What are Genetically Modified Crops?
Genetically modified crops (GMCs), are the crops used in agriculture whose genetic makeup has been altered to suit a specific purpose. This purpose can be resistance to certain pesticides, insects, chemical agents, environmental conditions etc. Genetically modified crops have drastically improved the qualities of certain crops like maize, potato, and soybean. At the same time, GMCs have come under increasing criticism due to companies creating a monopoly out of crops and because of suspicion behind genetic engineering.
A strong movement in opposition to GMOs has been brewing in the European Union (EU). This movement has led to hostility towards imported genetically modified crops. What gives rise to such hostility? Is it for scientific or economic reasons? A better understanding of the opposition movement is required to understand this issue.
The Opposition Movement:
When Genetically Modified Organisms were publicized in the late 1960s, the confidence in the institutions was not particularly high. Public opinion was affected due to the outbreak of diseases like HIV AIDS, Mad Cow disease, asbestos etc. Hence, growing attention was paid to warnings by various organizations against GMOs. This view was also endorsed by influential media personalities which further polarised public opinion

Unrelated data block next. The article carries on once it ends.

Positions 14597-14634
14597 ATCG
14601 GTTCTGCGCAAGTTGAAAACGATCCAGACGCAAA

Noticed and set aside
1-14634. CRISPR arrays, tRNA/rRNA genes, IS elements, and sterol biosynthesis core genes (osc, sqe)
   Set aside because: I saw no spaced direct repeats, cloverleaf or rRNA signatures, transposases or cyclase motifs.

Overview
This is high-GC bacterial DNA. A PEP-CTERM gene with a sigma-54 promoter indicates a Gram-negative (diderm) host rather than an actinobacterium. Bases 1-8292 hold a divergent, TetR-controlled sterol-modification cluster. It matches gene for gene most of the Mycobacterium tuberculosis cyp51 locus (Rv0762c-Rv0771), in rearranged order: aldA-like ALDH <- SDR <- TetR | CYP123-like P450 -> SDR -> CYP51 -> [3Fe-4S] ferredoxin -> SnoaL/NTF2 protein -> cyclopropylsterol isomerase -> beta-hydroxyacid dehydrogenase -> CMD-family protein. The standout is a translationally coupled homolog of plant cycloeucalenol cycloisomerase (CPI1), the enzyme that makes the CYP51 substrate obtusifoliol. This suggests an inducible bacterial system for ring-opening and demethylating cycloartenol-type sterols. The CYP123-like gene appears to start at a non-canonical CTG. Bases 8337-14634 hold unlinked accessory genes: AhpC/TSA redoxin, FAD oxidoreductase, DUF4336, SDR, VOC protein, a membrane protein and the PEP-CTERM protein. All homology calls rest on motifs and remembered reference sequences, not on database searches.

The primary GMC crops in Europe are maize and Ampflora. It is noticed that Spain and Portugal are more tolerant towards to GMOs in comparison to France and some Nordic countries. If a scientific basis is to be followed, many of the EU nations show skepticism towards GMOs and wish to perform tests on them to verify the crops. This is evident by the stance of countries like Russia on GMOs.
Economy and GMO:
Another aspect to look at this ban is from an economic point of view. The ban on GMOs allows the EU to act as an autonomous region through its politics on food security. In spite of the popular belief that a ban on GMO imports was meant for consumer protection, the ban reflects economic protectionism and prevents dependency on foreign seed manufacturers. This maintains the EU’s self-sufficiency in the agricultural sector. In order to make sure the EU is self-sufficient in the food production industry, it must also be made sure that it is not dependent on foreign seed manufacturers like Monsanto, Syngenta, and DuPont. These are all corporations from the United States.
Thus, we see that there exist two possible reasons for the EU’s opposition to GMOs. Is it scientific in nature or economic? Or is a scientific reason given to complement the economic one? GMOs have been proven safe to use in the past and their use is widespread. The EU is also striving for self-sufficiency. Yet we need more compelling evidence from both sides of the argument to assert which is the actual reason.